Sihanouk: A unique voice falls silent
In Beijing in the spring of 1979, as China under its new leader Deng Xiaoping emerged from Maoism's long winter, the inconceivable jostled for space daily with the improbable.
Here and there a young woman in colourful clothing relieved the familiar blue or khaki monotony of the street scene. The People's Daily railed against such long- term friends as Vietnam and spoke almost warmly of Washington - well, of some Americans.
But the season's most memorable event was a party thrown by Prince Norodom Sihanouk of Cambodia and his beautiful Eurasian consort, Princess Monique. Images from that evening will always accompany my memories of this singular Asian monarch and politician, who died in Beijing on Monday.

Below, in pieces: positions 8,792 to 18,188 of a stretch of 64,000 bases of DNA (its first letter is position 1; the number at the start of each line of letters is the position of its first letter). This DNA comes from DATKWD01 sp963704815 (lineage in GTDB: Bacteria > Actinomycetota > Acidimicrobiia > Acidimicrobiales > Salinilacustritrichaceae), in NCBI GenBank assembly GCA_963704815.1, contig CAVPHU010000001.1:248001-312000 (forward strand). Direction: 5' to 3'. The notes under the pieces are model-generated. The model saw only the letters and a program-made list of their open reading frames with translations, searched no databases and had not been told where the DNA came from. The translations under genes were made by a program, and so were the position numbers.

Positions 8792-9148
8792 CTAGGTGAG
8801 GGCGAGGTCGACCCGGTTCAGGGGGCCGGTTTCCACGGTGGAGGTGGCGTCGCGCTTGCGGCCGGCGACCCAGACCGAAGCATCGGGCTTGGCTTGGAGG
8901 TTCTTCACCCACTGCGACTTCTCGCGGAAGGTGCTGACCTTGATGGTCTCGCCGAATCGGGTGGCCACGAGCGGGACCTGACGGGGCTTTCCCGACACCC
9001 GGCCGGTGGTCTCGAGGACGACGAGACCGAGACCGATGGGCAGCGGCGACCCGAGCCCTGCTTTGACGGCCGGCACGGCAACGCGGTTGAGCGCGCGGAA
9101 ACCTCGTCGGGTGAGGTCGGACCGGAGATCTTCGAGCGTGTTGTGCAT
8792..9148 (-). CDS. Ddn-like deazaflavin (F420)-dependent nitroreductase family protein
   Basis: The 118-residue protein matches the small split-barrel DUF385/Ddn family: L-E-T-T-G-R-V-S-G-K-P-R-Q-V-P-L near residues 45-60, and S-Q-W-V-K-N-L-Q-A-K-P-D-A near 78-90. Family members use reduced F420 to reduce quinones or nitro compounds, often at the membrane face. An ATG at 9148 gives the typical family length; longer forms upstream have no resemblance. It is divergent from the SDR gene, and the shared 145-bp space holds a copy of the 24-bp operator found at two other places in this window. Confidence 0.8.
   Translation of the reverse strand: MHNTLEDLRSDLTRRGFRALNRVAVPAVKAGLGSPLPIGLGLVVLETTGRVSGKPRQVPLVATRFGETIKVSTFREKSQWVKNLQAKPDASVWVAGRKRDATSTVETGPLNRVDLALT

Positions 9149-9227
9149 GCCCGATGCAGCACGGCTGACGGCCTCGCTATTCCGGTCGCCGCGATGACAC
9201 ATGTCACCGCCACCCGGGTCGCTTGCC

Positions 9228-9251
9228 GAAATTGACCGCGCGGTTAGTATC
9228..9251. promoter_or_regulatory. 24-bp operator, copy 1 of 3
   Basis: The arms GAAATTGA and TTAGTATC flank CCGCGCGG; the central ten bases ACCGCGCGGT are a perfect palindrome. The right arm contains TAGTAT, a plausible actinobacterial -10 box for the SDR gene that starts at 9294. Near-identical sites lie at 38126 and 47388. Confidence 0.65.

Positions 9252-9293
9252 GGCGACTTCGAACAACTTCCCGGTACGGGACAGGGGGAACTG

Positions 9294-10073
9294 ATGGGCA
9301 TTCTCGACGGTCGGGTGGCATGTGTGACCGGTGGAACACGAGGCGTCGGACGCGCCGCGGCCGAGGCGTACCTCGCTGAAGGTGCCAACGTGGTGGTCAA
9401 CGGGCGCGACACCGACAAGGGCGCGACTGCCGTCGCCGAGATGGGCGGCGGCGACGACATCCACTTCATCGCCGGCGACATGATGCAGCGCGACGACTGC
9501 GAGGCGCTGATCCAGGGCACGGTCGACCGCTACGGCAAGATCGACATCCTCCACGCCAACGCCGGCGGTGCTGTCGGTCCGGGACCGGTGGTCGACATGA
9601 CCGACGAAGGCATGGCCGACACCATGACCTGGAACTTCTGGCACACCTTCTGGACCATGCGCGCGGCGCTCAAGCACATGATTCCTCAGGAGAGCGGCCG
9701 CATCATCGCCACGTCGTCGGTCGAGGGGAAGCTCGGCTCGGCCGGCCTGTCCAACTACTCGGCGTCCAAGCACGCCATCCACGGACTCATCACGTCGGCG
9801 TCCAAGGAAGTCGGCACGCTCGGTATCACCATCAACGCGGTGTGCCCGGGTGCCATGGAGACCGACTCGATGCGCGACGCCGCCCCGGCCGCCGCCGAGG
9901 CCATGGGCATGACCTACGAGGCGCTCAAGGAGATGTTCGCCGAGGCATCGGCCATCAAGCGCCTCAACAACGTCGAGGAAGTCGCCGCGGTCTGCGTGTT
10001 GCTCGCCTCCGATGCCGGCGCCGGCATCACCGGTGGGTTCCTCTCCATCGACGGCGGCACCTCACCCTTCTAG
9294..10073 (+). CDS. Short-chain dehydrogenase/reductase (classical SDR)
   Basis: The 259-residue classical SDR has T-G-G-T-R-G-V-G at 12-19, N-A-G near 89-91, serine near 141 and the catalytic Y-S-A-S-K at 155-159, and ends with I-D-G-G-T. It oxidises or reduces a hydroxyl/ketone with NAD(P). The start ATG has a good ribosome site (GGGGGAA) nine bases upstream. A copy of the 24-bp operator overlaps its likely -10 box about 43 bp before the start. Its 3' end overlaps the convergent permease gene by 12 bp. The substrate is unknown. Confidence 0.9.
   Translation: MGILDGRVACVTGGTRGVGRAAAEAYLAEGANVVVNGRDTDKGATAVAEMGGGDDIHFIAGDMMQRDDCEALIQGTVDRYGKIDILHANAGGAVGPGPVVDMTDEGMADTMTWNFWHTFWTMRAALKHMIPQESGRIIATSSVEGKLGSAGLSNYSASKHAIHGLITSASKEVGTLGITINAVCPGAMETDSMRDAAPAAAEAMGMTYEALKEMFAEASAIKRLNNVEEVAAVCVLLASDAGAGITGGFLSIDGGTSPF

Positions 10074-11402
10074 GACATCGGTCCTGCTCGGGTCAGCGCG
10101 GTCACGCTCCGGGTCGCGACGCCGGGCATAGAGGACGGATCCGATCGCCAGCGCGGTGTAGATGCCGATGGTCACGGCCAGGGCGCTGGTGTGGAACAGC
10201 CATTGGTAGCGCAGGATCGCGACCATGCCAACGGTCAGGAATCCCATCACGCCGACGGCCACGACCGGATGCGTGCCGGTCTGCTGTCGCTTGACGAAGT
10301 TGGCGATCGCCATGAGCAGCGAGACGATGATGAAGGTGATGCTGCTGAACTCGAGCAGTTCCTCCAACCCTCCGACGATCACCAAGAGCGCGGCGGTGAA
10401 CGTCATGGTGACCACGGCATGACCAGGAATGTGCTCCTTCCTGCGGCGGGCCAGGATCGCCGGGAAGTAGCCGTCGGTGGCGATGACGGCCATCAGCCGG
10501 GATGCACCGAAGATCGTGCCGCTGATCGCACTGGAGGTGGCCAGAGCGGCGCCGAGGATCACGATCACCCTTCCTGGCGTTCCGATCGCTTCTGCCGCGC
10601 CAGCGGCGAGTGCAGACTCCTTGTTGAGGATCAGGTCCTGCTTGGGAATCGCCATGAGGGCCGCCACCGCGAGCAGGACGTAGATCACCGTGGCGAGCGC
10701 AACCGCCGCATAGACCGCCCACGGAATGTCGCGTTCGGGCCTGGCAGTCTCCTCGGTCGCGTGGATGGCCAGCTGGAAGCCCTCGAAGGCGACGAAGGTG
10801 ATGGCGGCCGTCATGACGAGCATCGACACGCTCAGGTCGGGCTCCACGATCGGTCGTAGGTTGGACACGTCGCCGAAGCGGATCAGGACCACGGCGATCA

Less than three months before the 1979 party, the couple had been confined to house arrest in Cambodia by the monstrous Pol Pot, leader of the Khmer Rouge, the country's unimaginably ruthless communist rulers. Saved by a Chinese airliner from imminent capture by an invading Vietnamese army, the Sihanouks were making their temporary home in Beijing.